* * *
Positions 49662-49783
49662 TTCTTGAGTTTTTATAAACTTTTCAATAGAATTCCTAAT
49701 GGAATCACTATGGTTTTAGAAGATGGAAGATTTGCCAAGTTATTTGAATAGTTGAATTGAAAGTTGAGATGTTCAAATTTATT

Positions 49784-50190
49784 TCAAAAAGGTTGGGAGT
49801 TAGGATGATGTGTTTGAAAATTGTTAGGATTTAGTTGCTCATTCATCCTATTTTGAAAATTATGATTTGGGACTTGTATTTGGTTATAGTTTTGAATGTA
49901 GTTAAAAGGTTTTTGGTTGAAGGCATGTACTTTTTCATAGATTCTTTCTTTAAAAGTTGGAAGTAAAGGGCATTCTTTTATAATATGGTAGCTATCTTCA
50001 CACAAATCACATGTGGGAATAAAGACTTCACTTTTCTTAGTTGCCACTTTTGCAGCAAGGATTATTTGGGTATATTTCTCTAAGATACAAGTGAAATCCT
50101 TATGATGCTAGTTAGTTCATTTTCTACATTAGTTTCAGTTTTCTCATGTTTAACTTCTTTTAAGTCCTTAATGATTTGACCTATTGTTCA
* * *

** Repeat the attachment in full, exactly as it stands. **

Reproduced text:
Positions 49662-49783
49662 TTCTTGAGTTTTTATAAACTTTTCAATAGAATTCCTAAT
49701 GGAATCACTATGGTTTTAGAAGATGGAAGATTTGCCAAGTTATTTGAATAGTTGAATTGAAAGTTGAGATGTTCAAATTTATT

Positions 49784-50190
49784 TCAAAAAGGTTGGGAGT
49801 TAGGATGATGTGTTTGAAAATTGTTAGGATTTAGTTGCTCATTCATCCTATTTTGAAAATTATGATTTGGGACTTGTATTTGGTTATAGTTTTGAATGTA
49901 GTTAAAAGGTTTTTGGTTGAAGGCATGTACTTTTTCATAGATTCTTTCTTTAAAAGTTGGAAGTAAAGGGCATTCTTTTATAATATGGTAGCTATCTTCA
50001 CACAAATCACATGTGGGAATAAAGACTTCACTTTTCTTAGTTGCCACTTTTGCAGCAAGGATTATTTGGGTATATTTCTCTAAGATACAAGTGAAATCCT
50101 TATGATGCTAGTTAGTTCATTTTCTACATTAGTTTCAGTTTTCTCATGTTTAACTTCTTTTAAGTCCTTAATGATTTGACCTATTGTTCA